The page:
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The Art of Revision: Six Ways to Polish Your Book Proposal Before Sending It Off
Written by
Passion Project
November 2010
Written by
Passion Project
November 2010
Editor Amanda Moon pulls back the veil on how an editor works with an author (Passion Project winner, Monique Fields!), sharing strategy along the way. It’s a real delight to be working with Monique Fields on her proposal for a book currently entitled Raising Simone and Nadia. I remember reading her entry at the early stages of the She Writes Passion Project contest, and I was moved by her story of change, growth, and understanding. Every editor has a different editorial style – in my case, I like to speak with an author about her vision for the book, discuss concerns. I enjoy being a “hands-on” editor and asking as many questions of the author as possible, finding ways to be more specific when it comes to an idea, more accurate when setting a scene, as assertive as possible when describing why you are the right person to write about your topic of interest, and finally, finding ways to crystallize your hook – the angle and viewpoint that really makes your project stand out in the mountain of proposals going to agents and publishers these days. I also like to line edit. So I offered Monique line edits, and the “macro” level big-think edits as well. Monique and I talked a bit about some of her questions and concerns with her proposal draft, and then went over my impressions of her proposal, ways to strengthen her message, and ways to enhance the “saleability” of her project. Here, I’ll list some of the themes that came up while I was editing her work – themes that often come up at the critical editing-the-proposal stage: Observation #1: The power of tense, the power of time. Shifting from past tense to present tense and back again can be quite powerful in a narrative. In some cases, however (particularly in the memoir genre, and at proposal stage), it can trip up a reader who is considering your proposal and trying to contextualize the experiences you are sharing. We all have a memory we hold dear to us, something that may be incredibly vivid in our mind. But sometimes it’s tough to recall exactly when it occurred. We can be so closely tied to an ongoing issue in our lives that events surrounding that issue blur together. In proposals for memoirs, it’s important to set the stage for the reader, to give the reader a good sense of timeframe, to make it clear to the reader if you are speaking about your current feelings surrounding an event in your past, or your feelings at the time. In Monique’s case, there were moments when we needed to ground the work with some time cues and references to the ages of Simone and Nadia along the way. I also flagged some areas when Monique was shifting from past to present tense without transitions between the two (again, incredibly common) and asked for clarification and a stronger foundation to make sure that her message was communicated in the strongest way possible. Observation #2: The power of “I” and the problem with “The book explores….” Monique has a beautiful and compelling story to tell, but I observed that the language used to convey that special story wasn’t always as authoritative as it could be. If you see “This book shows…” or “My book argues…” or similar language cropping up in your writing, try substituting with: “I show…” or “I argue…” or “In my book, I reveal that…..” It’s amazing what a difference this can make. Subtle changes, but powerful ones. Observation #3: The power of multiple audiences and the “comp title” section. All of us want our books to communicate to multiple audiences, and many of them can and do and will. But it’s important to show that we can clearly pinpoint our “target reader” and core audience for the book. If you don’t, and you list several books in your comparative title section, and they all speak to different crowds of people, the proposal runs the risk of looking like all-things-to-all-people which quickly translates to: “I’m not sure who this book is for, first and foremost.” The book grabs one major audience and can flow into several, but you have to start somewhere! So, how do you communicate this in the best way possible in your proposal? Monique mentioned that she was concerned about the number of comparative titles to include in her comparative title section of the proposal. In addition, she was concerned about “having the right mix” of titles in that section. I advised that rather than worry about the final number of titles, she might think about the different audiences, and group books into different categories. In other words, there’s the memoir-loving crowd. There are the teachers, counselors, and psychotherapists who will find Monique’s story to be a great resource for themselves, for families, for biracial kids, and more. There are textbooks that have explored issues of race, ethnicity, multiracial families, the psychology of race, and more – and professors and those in academia will no doubt be interested in Monique’s take on this important topic. And so on. Grouping the comparable titles in this way allows the agent or publisher considering your project to quickly see how you think about your book and provides them with a good jumping off point as they come up with their own ideas as well. Finally, make sure that if you include a comp title from 1995, you balance that out with several titles from the last two years or so. The market looks very different now from how it did fifteen years ago, so it’s important to show how your book can work once it comes to market, after you deliver your manuscript, after it’s accepted, and once it’s published months (or a year!) later. Observation #4: The power of structure. Raising Simone and Nadia is a story everyone can relate to on some level. That said, Monique and I talked about the fact that she is the authority here – this is her story, her memoir, her journey – she is the person to write it. She’s incorporating some research along the way, has a strong background in journalism, and has a network that is expanding every day. But her author bio section felt a bit buried to me! It was at the end of the proposal and I thought she had an important platform from which to write about this topic – and therefore her author section should be moved up in the proposal. Of course, everyone has different opinions about the order of elements in the proposal, but in this case, I felt strongly that Monique’s bio should be front and center. I also talked with her about the fact that she had an overview followed by a synopsis in the proposal. They were blurring into each other a bit, covering similar ground, so I encouraged Monique to cut back on the overview, to crystallize the overview to the key elements of the book, so that she could expand in the synopsis and avoid repetition. Observation #5: A powerful title and subtitle. Of course, it’s usually the case that your title and subtitle will change during the publication process, but the title/sub combination you go with in the proposal says a lot about how you think about your book and its market. In Monique’s case, we talked about the fact that I felt a slight tension between the title (Raising Simone and Nadia) and the subtitle (A Black Mother’s Journey to Racial Self-Discovery). To me, the title conveyed “this is a book about parenting, being a parent, raising two daughters…” yet the subtitle conveyed “this is a book about my own self-discovery, my journey to understand my own feelings about race and ethnicity…..” Now, clearly, the two are linked, and Monique deals with the issues raised in the title and in the subtitle. But I wondered if we could come up with a slight tweak to the subtitle that could get at the fact that her daughters sparked her own growth in many, many ways. They raised her, as well. Monique is going to give this some thought, as am I. We may not come up with the perfect tweak right now, but it’s something to sit with a bit. You are referring to your title and subtitle throughout the proposal, so it’s best if it can distill your main hook and the ultimate goal of your book as well. It can be done! Observation #6: The power of a date. Last but not least: the delivery date. When it comes to your delivery date in the proposal, always build in extra time! It’s difficult enough to get the whole thing into perfect shape – and now you’re taking on a huge manuscript that should be stellar when it is submitted to your editor! Believe me, it’s much better to delivery early than to deliver late. Your agent or publisher will discuss the final delivery date with you too, but a publisher will be looking at that delivery date in the proposal when they are thinking about timing for your book, the estimated publication date if they take it on, and more. Monique mentioned that she would like four months from the signing of a contract to delivery of a final manuscript. I advised her to consider building in some time here, and going with something between nine and twelve months. Or even six. Monique is on the way to developing a final proposal that will convince an agent, editor, publisher that her book must be published! There is no doubt in my mind that it will be. It’s been a true delight to work with her on this project and I can’t wait to see what happens from here on in. (And I’m here, Monique, if you want to talk more!) For more of Amanda’s sage advice, we steer you to her webinar, Inside Publishing: Your Book, from Submission to Publication, with literary agent Erin Hosier Photo: Unhindered by Talent/Flickr RELATED: More advice from our Passion Project consultants at the Passion Project archive Title Workshop (get feedback on yours!) Write a Nonfiction Book Proposal that SELLS (a She Writes webinar) Memoir Writers (a She Writes group) Editors (a She Writes group) How Do You Know If It’s a Book? by Kamy Wicoff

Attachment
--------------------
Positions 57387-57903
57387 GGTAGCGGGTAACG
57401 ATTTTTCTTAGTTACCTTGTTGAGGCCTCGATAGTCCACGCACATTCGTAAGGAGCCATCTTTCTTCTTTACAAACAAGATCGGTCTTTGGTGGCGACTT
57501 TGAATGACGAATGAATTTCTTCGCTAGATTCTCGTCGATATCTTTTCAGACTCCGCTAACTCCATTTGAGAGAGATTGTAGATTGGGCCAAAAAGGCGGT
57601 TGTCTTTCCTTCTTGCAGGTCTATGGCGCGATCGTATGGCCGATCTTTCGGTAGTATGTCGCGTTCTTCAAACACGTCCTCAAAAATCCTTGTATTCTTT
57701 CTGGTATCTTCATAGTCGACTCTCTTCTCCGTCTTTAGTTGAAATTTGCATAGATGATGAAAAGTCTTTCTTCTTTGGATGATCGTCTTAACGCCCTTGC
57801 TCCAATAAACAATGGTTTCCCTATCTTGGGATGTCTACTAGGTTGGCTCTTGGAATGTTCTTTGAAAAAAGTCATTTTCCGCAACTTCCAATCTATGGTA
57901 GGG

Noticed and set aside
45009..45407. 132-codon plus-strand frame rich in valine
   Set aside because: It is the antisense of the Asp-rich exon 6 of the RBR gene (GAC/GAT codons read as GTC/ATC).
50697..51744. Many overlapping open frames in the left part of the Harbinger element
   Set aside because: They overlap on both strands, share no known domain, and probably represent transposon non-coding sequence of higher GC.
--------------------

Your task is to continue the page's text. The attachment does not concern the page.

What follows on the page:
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  • Michelle Wonsley

    Amanda, thanks so much for these pointers. I will be sure to share them with writer friends with whom I've committed to the proposal writing process. Good luck Monique!

  • Barbara Terao Writing

    This is very helpful, Amanda. Thanks! And good luck, Monique!